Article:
Toxic shock syndrome toxin-1 (TSST-1), an exoprotein produced by some strains of Staphylococcus aureus, is implicated in the pathogenesis of menstrual TSS. However, its role in nonmenstrual TSS is less certain. In order to study the pathogenetic role of TSST-1 in TSS, three approaches were taken: a) to develop an ELISA for detection of TSST-1 in biologic fluids in order to verify TSST-1 production in vivo in TSS patients, b) to quantitate TSST-1 specific antibodies in the serum of TSS patients and controls to determine whether such antibodies are protective, and c) to attempt to identify other staphylococcal products which may be implicated in some forms of TSS. A sensitive and specific noncompetitive enzyme-linked immunosorbent assay (ELISA) capable of detecting TSST-1 at concentrations from 0.5 to 16 ng/ml was developed. This assay did not detect other staphylococcal enterotoxins including A, B, C₁, C₂, C₃, D and E. Possible interference by protein A was readily eliminated by pretreatment of test samples with 10% nonimmune rabbit serum. The assay was adapted for rapid screening of TSST-1 production by S. aureus isolates in culture supernatants in vitro, and for the detection of TSST-1 in vaginal washings and urine of TSS patients and healthy controls in vivo. All 35 S. aureus isolates confirmed to be TSST-1 positive by Ouchterlony immunodiffusion, and 59 of 60 isolates confirmed to be TSST-1 negative, gave concordant results by ELISA. Interestingly, toxigenic S. aureus strains isolated from TSS patients quantitatively produced significantly more toxin in vitro compared to toxigenic control strains (p<0.05, Mann-Whitney rank sum test). TSST-1 could be detected by ELISA in 3 of 4 vaginal washings collected within 3 days of hospitalization from 3 women with acute menstrual TSS, compared to 0 of 17 washings from 9 TSS women collected greater than 3 days after hospitalization (p=0.003, Fisher's exact test) and 1 of 15 washings from 14 healthy control women (p=0.016). TSST-1 was not detected in the urine of 4 acute TSS patients, 2 convalescent TSS patients or in 3 control urine tested. A sensitive and reproducible ELISA was also developed for the quantitation of TSST-1 specific IgG in serum. Anti-TSST-1 was assessed in acute and convalescent sera from 16 nonmenstrual (9 female, 7 male) and 14 menstrual TSS patients, and from 87 healthy women and 66 healthy men as controls. Quantitative levels of anti-TSST-1 in the study groups were calculated as the percent of standard activity (POSA) relative to a medium titre reference serum standard. ELISA titers in acute sera from menstrual TSS (26.2 ± 5.2, mean POSA ± S.E.M.), but not nonmenstrual TSS women (71.8 ± 18.6), were significantly lower than in healthy controls (78.9 ± 7.3) (p<0.01, Mam-Whitney test). Titers from menstrual TSS patients remained low (25.2 ± 10.7) even during late convalescence (mean duration 20 months after illness onset), compared to healthy female controls (p<0.05). Acute titers in males with TSS (37.0 ± 15.6) were also significantly lower than those in control men (114.6 + 11.0) (p<0.05). An inverse relationship of recovery of toxigenic S. aureus and anti-TSST-1 titers in acute sera of TSS patients was observed. Interestingly, antibody titers in control men were significantly higher than in control women (p<0.001). No age-dependent effects or interactive effects of age and sex on ELISA titers were observed. To enable immunoblot analyses, TSST-1 was produced and partially purified using column chromatography techniques. Percent recovery of TSST-1 from culture supernatant through to the final procedure was approximately 15.5%. The relative purity of TSST-1 (TSST-l/total protein, w/w) was increased from 0.21% in culture supernatants to 94.4% in the final product. Ouchterlony immunoprecipitation against reference rabbit antitoxin demonstrated identity with reference TSST-1 as well as with TSST-1 prepared in other laboratories. Physical characterization demonstrated a molecular weight of 24 kd and a pi of 7.0. Using pooled normal human serum as a first antibody probe, several bands in addition to the 24 kd TSST-1 band were visualized by immunoblot against our partially purified toxin as well as similar preparations obtained from other investigators. To determine whether any of the additional bands might be implicated in TSS, acute and convalescent sera from TSS patients were used to probe for immunoreactive bands in our partially purified TSST-1 as well as a commercially obtained preparation. Seroconversion was demonstrated to the 24 kd TSST-1 protein in 7 of 10 TSS patients from whom toxigenic S. aureus was isolated. In addition, seroconversion was noted to a 49 kd band in 4 patients, to a 21 kd band in 3 patients, to a 28 kd band in 1 patient and to a 32 kd band in 2 patients. In conclusion: 1) the ability to measure TSST-1 in biologic fluids lends stronger support for the role of TSST-1 in menstrual TSS patients; 2) the serologic data support the etiologic role of TSST-1 in menstrual TSS and in nonmenstrual TSS patients from whom toxigenic S. aureus could be cultured, but not for nonmenstrual TSS women from whom toxigenic S. aureus was not isolated; 3) immunoblotting results with acute and convalescent sera from TSS and control patients, not only add further support to the role of TSST-1 in patients from whom toxigenic S. aureus could be isolated, but also indicate that there may be several other staphylococcal products implicated in TSS, particularly in whom antibody to TSST-1 pre-existed in acute sera. The nonresponsiveness or lack of seroconversion to TSST-1 in some patients could suggest either: a) TSST-1 was not the etiologic agent for such patients; b) TSST-1 was the etiologic agent, but the exposure was sufficient for an immune response (similar to tetanus), or; c) some immunologic defect may be present. Future studies are required to clarify these possibilities. / Science, Faculty of / Microbiology and Immunology, Department of / Graduate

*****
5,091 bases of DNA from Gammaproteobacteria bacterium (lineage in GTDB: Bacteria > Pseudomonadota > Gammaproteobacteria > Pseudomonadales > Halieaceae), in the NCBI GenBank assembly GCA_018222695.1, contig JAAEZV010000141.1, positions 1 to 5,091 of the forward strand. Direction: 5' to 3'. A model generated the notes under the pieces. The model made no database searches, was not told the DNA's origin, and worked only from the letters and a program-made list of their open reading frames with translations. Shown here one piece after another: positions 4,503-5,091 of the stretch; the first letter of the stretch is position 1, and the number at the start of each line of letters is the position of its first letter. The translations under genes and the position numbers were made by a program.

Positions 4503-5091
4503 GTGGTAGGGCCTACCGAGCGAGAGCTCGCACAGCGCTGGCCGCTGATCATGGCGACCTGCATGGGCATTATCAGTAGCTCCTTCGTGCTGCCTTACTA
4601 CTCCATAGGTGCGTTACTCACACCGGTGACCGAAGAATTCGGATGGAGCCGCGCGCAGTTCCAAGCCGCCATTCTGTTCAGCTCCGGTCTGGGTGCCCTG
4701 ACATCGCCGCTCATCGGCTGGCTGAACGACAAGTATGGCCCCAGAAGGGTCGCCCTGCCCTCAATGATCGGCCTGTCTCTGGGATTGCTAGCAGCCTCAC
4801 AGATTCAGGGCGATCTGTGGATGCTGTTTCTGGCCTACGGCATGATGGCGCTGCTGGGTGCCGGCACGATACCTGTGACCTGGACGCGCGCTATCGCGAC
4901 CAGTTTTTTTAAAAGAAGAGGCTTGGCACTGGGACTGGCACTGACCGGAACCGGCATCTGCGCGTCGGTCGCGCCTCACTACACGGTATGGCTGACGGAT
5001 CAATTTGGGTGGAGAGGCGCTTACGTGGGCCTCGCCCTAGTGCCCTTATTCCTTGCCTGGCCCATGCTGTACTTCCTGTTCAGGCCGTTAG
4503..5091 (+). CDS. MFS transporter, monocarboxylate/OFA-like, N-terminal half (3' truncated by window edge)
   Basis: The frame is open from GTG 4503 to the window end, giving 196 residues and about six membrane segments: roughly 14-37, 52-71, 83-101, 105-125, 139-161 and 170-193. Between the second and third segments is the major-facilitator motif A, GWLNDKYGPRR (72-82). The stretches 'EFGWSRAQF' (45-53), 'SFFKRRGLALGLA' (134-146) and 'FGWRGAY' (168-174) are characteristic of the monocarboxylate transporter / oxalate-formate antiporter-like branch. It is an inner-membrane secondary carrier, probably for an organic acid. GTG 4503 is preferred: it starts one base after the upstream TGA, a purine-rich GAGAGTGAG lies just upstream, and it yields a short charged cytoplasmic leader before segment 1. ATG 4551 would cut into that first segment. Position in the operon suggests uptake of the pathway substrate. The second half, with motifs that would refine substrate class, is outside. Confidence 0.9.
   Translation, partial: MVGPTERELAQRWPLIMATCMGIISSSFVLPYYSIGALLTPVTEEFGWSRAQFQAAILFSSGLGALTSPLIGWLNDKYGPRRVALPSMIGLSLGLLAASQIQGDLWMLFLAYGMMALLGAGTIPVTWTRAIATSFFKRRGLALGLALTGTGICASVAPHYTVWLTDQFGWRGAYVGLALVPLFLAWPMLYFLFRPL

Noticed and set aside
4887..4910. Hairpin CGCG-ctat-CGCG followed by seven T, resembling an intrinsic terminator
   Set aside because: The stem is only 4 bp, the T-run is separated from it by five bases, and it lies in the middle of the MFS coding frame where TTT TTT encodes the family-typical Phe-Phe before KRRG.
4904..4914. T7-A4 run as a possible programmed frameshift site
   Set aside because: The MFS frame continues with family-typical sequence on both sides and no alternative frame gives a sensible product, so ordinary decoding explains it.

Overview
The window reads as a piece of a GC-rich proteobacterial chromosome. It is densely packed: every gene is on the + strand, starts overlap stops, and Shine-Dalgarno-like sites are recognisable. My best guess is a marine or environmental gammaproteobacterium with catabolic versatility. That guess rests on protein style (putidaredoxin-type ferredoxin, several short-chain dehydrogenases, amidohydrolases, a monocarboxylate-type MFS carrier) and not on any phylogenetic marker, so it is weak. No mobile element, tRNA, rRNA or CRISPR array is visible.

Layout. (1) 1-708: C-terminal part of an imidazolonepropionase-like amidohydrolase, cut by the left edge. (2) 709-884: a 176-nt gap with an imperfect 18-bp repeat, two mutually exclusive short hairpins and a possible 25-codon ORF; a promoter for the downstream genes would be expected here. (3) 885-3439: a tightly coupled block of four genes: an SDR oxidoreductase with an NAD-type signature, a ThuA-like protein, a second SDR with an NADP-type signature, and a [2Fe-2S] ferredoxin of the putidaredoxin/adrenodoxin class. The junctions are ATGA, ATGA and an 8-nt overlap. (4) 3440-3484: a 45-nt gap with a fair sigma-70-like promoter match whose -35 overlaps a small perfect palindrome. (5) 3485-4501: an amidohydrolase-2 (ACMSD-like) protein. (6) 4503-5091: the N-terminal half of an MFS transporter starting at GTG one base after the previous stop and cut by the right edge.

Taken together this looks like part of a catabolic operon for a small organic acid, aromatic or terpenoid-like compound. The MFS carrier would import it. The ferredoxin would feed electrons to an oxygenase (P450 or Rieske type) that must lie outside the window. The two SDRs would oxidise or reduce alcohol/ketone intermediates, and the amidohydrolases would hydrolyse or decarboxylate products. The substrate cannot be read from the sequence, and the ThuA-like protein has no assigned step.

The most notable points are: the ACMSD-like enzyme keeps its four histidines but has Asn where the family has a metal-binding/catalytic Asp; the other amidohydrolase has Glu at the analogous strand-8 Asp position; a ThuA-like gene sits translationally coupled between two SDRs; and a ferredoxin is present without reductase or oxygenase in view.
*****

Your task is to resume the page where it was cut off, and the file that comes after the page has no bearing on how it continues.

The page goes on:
Variations in systemic prostaglandin E as influenced by the lung during hemorrhagic shock in the dog

Blasingham, Mary Cynthia January 1976 (has links)
This document only includes an excerpt of the corresponding thesis or dissertation. To request a digital scan of the full text, please contact the Ruth Lilly Medical Library's Interlibrary Loan Department (rlmlill@iu.edu).

Mechanistic studies of Hsp90 in neurodegenerative diseases and cancer

Daturpalli, Soumya Srinivas January 2014 (has links)
No description available.

Active flow control in high-speed internal flows

Gissen, Abraham Naroll 27 May 2016 (has links)
Manipulation of high-speed duct flow by streamwise vorticity concentration that are engendered by interactions of surface-mounted passive and active flow control actuators with the cross flow is investigated experimentally in a small-scale wind tunnel. The controlled formation of these streamwise vortices can be a key element in the mitigation of the adverse flow effects in a number of applications including aero-optical aberrations owing to unsteady local transonic shocks, pressure recovery and distortion due to secondary flows in embedded propulsion system, thrusts reversal and augmentation for aerodynamic control. The effects of the actuation are investigated using various converging-diverging inserts along one of the test section walls. Passive actuation includes micro-vanes and active actuation is effected using high-frequency, surface-mounted fluidic oscillators. Hybrid actuation is demonstrated by combining the passive and active actuation approaches to yield a “fail-safe” device with significant degree of controllability. The investigations consider the effects of the surface actuation in three application areas namely, stabilization of transonic shocks, suppression of total-pressure distortion in offset ducts, and mitigation of separation in internal flow turning.

Role of nitric oxide in circulatory shock

Szabo, Csaba January 1995 (has links)
No description available.

Lipopolysaccharide-activated signal transduction in cardiac and vascular smooth cells

Wilson, Susan January 2000 (has links)
No description available.

Transmitting boundary in dynamic computation

Shen, Feng Qiang January 1988 (has links)
No description available.

An investigation of the response of lymphoid cells to oxidative stress

O'Farrell, Francis J. January 1996 (has links)
No description available.